Knowing how to manage your wealth and allocate your assets is one of the most important keys to financial success and unfortunately, many people neglect this critical aspect of financial planning. As a result, the gains that they make during good times are erased when economic conditions shift and move in the opposite direction.
A classic example of that happened during 2004 – 2005 as several regions of the USA experienced home price increases of 25% or more. People witnessed those extraordinary gains and leveraged their assets to buy homes, and most of them enjoyed terrific returns over the short term. Many decided to further capitalize on the opportunity by reinvesting those robust financial profits to buy even more real estate. Then they doubled down by taking out home equity loans and spending that money without considering the risk involved if the collateral behind those loans – their own homes – lost value.
You know what happened next: Within a few months the housing market had lost its upward momentum and fallen nearly 4%. The following year home construction fell by more than 40%, while foreclosures increased by more than 40%. People who had failed to recognize the need for diversification and had invested too heavily in real estate were financially devastated. The damage soon spilled over to the whole economy, causing a widespread economic meltdown.
That’s a dramatic illustration of the fact that the same thing can happen on a micro scale to your personal portfolio unless you allocate your wealth across a healthy balance of investments.
Diversification and Liquidity
Here’s a winning approach: You want to maintain a balance between aggressive and conservative investments. Your aggression will pay off with accelerated growth when times are good. If the winds of change shift and the economy tanks, your conservative allocation will protect you from severe losses. Keeping some of your money in stocks, some in bonds, and the rest in cash allows you to take advantage of bull markets while it also gives you a safeguard against bear markets.That’s why well-managed retirement plans offer a healthy blend of stocks and bonds.
To expose your wealth to growth opportunities, invest in blue chip stocks. For steady, dependable income, buy high-quality bonds such as those backed by the U.S. Treasury. Recent news talk about a rocky market for those bonds, so always do your research before investing. To guard your cash and have it available with instant liquidity use a federally insured bank; that’s what FDIC insured means. If a bank is FDIC insured that means the Federal Deposit Insurance Corporation provides deposit insurance that guarantees the safety of depositors’ accounts in member banks. Find one near you.
Cash is King
Cash is the most conservative investment because it carries virtually no risk. The problem is that it provides very little growth. In fact, if you happen to be one of those individuals that don’t have a bank account and only carry cash, the value of that money will actually decrease over time because of the rate of inflation. The buying power of a dollar in the 1950s, for example, was much greater than it is today. A cup of coffee back then was about a dime – whereas these days it can be hard to find a cup of coffee that costs less than a dollar. There is an old saying on Wall Street, however, that “cash is king during a recession.” When a recession hits, prices go down and if you have cash, you can buy all kinds of assets at bargain basement prices. That’s the upside of holding on to your currency and why diversification of assets should always include a healthy portion of hard cash.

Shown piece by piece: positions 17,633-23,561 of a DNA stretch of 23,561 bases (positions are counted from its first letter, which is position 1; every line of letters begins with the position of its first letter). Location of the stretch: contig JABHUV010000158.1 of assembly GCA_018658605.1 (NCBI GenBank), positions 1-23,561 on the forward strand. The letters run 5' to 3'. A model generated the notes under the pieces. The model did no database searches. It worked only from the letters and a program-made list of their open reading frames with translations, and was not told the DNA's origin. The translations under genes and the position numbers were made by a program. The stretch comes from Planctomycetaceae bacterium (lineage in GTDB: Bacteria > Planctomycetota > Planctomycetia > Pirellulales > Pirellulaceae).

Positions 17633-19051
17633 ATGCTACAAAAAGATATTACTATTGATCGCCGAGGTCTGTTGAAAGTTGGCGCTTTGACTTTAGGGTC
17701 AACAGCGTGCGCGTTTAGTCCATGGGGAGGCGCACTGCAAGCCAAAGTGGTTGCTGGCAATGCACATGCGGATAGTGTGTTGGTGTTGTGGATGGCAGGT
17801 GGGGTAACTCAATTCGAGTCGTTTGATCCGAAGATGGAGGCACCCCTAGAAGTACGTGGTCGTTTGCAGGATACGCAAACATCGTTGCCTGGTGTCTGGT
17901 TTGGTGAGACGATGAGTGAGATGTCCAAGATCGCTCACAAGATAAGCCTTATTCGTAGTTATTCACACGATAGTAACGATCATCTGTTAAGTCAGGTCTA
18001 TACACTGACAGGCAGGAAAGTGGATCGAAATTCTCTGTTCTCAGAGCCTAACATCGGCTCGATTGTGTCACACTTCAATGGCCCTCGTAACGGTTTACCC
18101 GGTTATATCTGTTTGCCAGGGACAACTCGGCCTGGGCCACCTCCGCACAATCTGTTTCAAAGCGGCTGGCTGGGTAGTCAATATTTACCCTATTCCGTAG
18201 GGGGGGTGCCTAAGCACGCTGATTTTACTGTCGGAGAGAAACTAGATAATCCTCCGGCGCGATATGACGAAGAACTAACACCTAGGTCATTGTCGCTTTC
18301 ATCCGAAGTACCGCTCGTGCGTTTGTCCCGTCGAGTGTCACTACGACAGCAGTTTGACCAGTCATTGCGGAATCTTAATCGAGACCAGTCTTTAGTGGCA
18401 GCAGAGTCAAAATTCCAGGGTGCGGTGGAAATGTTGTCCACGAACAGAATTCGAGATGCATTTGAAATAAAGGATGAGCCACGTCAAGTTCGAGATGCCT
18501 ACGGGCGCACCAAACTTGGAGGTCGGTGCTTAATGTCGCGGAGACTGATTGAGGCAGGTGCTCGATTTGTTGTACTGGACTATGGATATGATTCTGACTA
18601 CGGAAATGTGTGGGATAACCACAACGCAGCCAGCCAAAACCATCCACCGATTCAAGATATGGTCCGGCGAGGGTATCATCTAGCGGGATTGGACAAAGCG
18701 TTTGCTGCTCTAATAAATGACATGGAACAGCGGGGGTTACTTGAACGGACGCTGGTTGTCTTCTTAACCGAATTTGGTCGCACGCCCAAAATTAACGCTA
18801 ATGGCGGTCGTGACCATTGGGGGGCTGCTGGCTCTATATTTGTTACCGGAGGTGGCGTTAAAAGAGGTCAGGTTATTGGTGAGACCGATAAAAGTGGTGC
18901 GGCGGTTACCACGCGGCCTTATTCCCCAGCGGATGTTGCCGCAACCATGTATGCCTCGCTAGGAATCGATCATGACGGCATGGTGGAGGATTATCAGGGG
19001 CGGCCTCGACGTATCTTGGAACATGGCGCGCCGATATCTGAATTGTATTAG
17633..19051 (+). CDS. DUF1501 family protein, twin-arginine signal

Historically speaking, investing in the stock market is the best way to offset the impact of inflation and to make your wealth grow faster. To improve your chances of success, however, you have to be willing to invest for the long haul. Short-term ownership of stocks usually results in lousy returns, whereas people who buy shares of well-managed companies (and hold them for many years) typically enjoy impressive gains. The nature of the markets is that they go up and down, which is why stock investors need to stay patiently invested through both bull and bear cycles.
When the stock market does fall, investors will often shift their money into bonds as a safe harbor, which makes bond prices go up in value. It’s always a good idea to balance your stock holdings with a solid bond portfolio. Another reason to own bonds is that bond prices normally move in the opposite direction from interest rates. If the interest earnings on your cash deposits (like CDs or money market funds) sink because of falling rates, the rising rates paid on bonds will balance out your returns.
No matter how old you are, it also pays to plan ahead for retirement, which presents another challenge in terms of your asset allocation balancing act. What approach should you take when adjusting the proportions of cash, stocks, and bonds as you grow older and go from aggressive growth to a safer and more secured approach? One of the best pieces of advice – and one of the easiest to remember – is to subtract your current age from 100 and then limit your exposure to the stock market to that percentage. Someone who is 25, for example, can afford to risk up to 75% of their assets by putting them into stocks, whereas a person who is 60 should not have more than 40% of their wealth invested in that way.
Tom Kerr writes for CompareCards.com in addition to others. He has been an avid writer for years, even winning awards for work he’s done.